(most of the time a selection from our library databases), and take a quiz on that reading. I'll open the quiz on Thursday and it will close on Sunday
night at 8 pm. The quizzes will be timed (10 minutes) or 90 seconds a question if I add more questions, at it will tell you how much time you have left on a timer. I use quizzes to ensure you’ve read, if you can remember the main themes of the reading, you’ll be great. Looking up the answers to questions during the quiz will not allow you enough time to complete all the answers. You lwest two quizzes will be dropped from total quiz grade. 

In addition, we'll generally have around two or three discussions a week
on the Discussion Boards. Your discussions will be graded (more on this
later), mostly based on the thoughtfulness of your contributions. The
discussion boards replace what we'd normally cover in a lecture, so be
sure to read through them as I'll drop tidbits of info along the way
that will be useful come the midterm and final.

Discussions will sometimes be in response to a reading or a video we'll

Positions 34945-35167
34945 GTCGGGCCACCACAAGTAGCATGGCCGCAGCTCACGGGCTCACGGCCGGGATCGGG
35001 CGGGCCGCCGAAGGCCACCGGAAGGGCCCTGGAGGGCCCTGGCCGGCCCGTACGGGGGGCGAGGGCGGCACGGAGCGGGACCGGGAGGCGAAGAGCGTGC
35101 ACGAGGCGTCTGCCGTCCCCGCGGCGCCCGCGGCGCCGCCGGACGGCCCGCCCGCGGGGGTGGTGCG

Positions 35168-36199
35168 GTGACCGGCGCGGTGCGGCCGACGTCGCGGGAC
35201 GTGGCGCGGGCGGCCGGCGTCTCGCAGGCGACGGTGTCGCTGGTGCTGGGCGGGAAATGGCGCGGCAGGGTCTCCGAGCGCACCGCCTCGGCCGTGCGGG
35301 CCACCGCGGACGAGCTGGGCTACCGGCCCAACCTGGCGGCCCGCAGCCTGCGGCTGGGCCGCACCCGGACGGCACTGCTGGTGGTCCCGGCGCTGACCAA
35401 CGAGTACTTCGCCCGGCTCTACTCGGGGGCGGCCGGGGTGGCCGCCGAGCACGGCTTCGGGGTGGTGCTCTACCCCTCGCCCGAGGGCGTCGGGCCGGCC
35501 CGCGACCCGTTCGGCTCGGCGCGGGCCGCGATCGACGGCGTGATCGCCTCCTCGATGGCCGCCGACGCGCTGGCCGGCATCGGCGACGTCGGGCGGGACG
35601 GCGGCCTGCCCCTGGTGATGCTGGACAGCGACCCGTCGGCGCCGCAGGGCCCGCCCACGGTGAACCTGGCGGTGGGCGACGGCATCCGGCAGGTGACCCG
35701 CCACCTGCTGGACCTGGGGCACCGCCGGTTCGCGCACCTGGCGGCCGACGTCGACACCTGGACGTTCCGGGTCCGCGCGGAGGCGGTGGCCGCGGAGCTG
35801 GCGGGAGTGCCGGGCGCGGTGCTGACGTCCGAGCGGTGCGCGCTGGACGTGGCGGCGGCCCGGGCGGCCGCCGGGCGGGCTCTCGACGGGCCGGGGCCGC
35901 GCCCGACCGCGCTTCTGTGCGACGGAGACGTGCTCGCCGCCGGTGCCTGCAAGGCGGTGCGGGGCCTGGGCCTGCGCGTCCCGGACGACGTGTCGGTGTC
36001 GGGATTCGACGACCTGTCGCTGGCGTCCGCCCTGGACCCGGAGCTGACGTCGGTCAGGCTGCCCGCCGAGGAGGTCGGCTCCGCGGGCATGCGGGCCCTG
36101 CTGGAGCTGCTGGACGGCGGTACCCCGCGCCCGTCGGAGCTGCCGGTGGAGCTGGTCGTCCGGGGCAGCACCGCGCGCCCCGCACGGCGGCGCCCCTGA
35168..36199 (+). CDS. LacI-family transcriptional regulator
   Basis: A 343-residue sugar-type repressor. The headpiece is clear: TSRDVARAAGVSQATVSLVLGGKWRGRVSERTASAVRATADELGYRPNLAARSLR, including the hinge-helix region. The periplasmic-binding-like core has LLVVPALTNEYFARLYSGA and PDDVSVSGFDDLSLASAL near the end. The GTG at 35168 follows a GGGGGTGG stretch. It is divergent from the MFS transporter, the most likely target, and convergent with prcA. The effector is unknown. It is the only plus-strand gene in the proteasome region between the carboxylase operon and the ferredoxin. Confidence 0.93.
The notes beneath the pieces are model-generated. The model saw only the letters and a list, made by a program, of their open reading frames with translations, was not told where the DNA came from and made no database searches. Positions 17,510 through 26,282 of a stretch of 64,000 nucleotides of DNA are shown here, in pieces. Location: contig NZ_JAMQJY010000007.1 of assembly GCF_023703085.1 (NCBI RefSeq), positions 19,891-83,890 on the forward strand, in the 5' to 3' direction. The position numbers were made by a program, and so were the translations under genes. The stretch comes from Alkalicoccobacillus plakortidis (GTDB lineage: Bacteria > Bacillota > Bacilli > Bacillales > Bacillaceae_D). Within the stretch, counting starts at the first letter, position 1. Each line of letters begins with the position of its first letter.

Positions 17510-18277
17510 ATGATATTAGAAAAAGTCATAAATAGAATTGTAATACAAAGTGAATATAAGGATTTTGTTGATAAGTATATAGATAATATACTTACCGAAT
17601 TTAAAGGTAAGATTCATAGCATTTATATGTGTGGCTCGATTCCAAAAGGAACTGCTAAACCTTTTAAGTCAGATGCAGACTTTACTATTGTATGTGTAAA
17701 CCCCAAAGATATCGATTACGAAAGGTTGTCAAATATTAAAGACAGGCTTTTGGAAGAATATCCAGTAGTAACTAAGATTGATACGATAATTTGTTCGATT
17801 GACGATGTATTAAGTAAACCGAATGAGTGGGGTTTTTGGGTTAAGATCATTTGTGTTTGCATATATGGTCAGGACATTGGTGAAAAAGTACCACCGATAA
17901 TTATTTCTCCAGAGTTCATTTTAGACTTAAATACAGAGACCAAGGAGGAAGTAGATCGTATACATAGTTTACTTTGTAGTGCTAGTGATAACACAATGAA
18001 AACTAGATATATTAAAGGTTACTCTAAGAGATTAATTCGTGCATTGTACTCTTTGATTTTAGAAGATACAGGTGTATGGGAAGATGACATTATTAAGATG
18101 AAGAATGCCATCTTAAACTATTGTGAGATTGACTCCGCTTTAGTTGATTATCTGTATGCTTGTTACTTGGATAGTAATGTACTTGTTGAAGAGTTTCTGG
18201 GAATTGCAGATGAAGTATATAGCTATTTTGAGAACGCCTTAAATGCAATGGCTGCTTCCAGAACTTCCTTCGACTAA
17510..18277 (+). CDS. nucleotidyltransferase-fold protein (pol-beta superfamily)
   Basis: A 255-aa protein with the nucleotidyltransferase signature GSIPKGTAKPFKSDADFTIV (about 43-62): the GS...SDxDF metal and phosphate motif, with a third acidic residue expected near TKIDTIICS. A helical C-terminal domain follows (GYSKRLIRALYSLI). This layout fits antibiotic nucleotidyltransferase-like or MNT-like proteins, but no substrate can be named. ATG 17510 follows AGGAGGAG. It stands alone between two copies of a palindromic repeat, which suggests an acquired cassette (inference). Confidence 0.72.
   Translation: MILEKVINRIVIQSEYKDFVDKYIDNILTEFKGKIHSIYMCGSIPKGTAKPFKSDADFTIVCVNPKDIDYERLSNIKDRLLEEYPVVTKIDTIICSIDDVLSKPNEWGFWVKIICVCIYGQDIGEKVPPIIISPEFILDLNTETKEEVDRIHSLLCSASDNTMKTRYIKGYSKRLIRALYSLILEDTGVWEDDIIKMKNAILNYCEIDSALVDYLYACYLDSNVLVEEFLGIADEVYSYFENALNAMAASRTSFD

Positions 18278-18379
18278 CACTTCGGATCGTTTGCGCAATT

watch. I use youtube and pbs.org quite frequently, which is why you'll
need access to high-speed internet. I'll discuss discussions more in a
later post.

A note on technology:

For reasons of economy, future-proofing, and personal preference, everything your write for this course will be in in plain text in the Markdown syntax. I assume you have no experience using either, and so will train you in our first two weeks of class. You will be shocked how fast and easy writing in plain text is and how much easier your life can be without dealing with fancy writing software.

In addition, you’ll need to sign up for accounts with a number of web pages, such as google, to complete work for this course. I’ll walk you through it slowly and with plenty of time before you need to use the accounts. All the web services we’ll be using are free, such as google, twitter, or wordpress. I assume you know nothing about any website we’re using, and will train you accordingly.